Saturday, May 28, 2016

Brian Burt talks AQUARIUS RISING

Five Things I Learned Writing Aquarius Rising

by Brian Burt

For years, Brian Burt stuck to the instant gratification of writing short speculative fiction. He couldn't really decide what kind he liked the best, so he wrote a smattering of science fiction, fantasy, and dark fantasy shading towards horror. During this period of aimless literary wandering, he encountered one obstacle again and again: his short stories always seemed just a bit longer than the maximum word length accepted by most target markets.

Realizing that if brevity is the soul of wit, he's fairly witless, he decided to ignore his instinctive terror of long-term commitment and try his hand at a full-length novel. In fact, he even had the gall to contemplate a three-novel trilogy. And so, the Aquarius Rising novels were born, tracing the adventures of a race of human-dolphin hybrids who have built their reef communities on the bones of drowned coastal human cities in the wake of catastrophic global warming.
Here are five lessons Brian learned while laboring in the fictional universe of the Aquarians.


As a landlocked Midwesterner who has only lived near an ocean shoreline on a couple of brief occasions, I knew I needed to do my homework in preparation for writing a novel (or three novels) where most of the action takes place beneath the waves. Before starting Aquarius Rising 1: In the Tears of God, I compiled a massive amount of notes, read tons of nonfiction tomes on the sea and marine creatures, lurked on online forums aimed primarily at marine scientists, watched so many ocean exploration documentaries that my eyes started to bleed, and generally obsessed over all of the things I didn't know about life in the sea. I enjoy learning new things; that's half the fun of writing science fiction. But, no matter how much time and effort I expended, I wasn't going to become a bona fide expert on marine biology or oceanography.

That's when I had to take a deep, healing breath and remind myself why I love speculative fiction: we get to build and explore new worlds that live only in our twisted imaginations. Sure, it's important to get the basic facts right whenever possible, but we're not writing textbooks, we're writing tales that stretch the boundaries of what we think we know. Good speculative fiction imparts its own brand of truth.



Well, at least we get plenty of practice in mastering the art of patience after submitting a novel to a prospective agent, editor, or publisher. I learned quickly that most markets don't accept simultaneous submissions, don't much care for unsolicited (unagented) manuscripts, and can take something on the order of geologic time scales to respond to your query letter or sample chapters, much less the entire manuscript if that's requested. It can literally take a year or more to get a reply before you're free to try your luck somewhere else. Ouch.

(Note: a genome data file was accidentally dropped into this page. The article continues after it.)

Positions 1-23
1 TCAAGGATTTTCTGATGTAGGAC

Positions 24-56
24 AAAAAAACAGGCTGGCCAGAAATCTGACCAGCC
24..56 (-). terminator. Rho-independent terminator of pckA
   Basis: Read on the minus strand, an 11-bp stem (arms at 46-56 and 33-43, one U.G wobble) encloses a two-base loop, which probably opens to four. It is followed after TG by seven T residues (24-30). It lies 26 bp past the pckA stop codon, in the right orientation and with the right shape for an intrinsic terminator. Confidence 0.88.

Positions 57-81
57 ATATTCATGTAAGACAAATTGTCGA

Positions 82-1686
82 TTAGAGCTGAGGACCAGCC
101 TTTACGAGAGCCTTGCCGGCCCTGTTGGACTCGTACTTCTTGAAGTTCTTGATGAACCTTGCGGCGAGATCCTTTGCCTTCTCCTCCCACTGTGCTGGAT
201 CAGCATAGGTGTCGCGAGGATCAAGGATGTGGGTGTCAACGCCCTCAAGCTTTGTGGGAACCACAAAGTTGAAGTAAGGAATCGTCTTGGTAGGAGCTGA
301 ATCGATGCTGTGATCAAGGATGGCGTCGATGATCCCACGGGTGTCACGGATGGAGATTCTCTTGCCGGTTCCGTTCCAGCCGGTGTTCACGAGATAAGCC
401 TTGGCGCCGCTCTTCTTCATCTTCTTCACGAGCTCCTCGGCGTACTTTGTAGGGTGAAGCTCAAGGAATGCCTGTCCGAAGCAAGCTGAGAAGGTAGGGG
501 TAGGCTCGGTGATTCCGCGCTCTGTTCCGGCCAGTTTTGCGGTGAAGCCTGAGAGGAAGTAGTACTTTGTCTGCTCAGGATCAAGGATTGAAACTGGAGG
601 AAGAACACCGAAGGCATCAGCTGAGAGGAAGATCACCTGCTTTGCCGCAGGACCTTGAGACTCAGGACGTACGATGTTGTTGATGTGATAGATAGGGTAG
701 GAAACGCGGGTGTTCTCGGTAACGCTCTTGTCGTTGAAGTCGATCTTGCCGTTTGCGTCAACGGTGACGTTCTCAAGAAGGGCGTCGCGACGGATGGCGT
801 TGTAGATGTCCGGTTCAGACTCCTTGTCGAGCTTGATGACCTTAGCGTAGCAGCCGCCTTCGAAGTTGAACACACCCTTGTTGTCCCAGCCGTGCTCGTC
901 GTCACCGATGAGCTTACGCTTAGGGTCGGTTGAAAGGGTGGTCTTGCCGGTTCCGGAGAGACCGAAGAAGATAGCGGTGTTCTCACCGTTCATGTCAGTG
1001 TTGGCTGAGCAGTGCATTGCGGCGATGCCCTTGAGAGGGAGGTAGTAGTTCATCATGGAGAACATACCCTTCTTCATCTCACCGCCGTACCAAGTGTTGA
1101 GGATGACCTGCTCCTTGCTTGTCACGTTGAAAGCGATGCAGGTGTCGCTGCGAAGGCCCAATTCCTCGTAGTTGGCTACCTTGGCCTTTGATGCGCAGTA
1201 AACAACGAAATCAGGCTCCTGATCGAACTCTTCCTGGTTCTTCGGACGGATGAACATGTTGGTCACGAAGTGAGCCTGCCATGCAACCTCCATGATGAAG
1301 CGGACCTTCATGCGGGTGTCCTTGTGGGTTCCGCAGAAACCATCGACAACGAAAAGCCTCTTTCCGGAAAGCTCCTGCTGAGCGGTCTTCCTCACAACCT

On the positive side, this provides plenty of opportunity to work on other writing projects to keep a tenuous grip on your sanity while you're waiting, with an odd mixture of hope and despair, to hear back from that latest publishing house. In the end, when you get the acceptance letter, you lie to yourself and say "that wasn't so bad!"


I was pretty proud of myself for finishing that first novel, finding a publisher, and seeing the book released on Amazon and other online bookstores. I then learned a harsh reality of the modern marketplace: there are a million new books published every year. Self-publishing and eBooks are wonderful, empowering technologies for writers, but they have a down side. Even when you wade through the slush pile of submissions and slog your way to publication, you've just released your literary creation into yet another slush pile — the explosion of digital content. It's incredibly difficult to raise your novel's signal above the deafening background noise of all those other choices that assault your potential readers' senses. My publisher repeatedly emphasizes to his entire stable of authors that "marketing and promotion are as much your job as writing the book in the first place." In today's ultra-competitive market, publishers don't have the budget to handle promotion for every title.

Honestly, this is an area with which I still struggle mightily; it's not my strength. I'm learning the hard way. Traditional paid advertising for fiction books rarely pays off. Building your "online platform" via social media channels like FaceBook, Twitter, and Goodreads takes considerable time, energy, and effort. Thousands of other gifted writers are working their tails (and tales ;-) off to attract attention to their own works.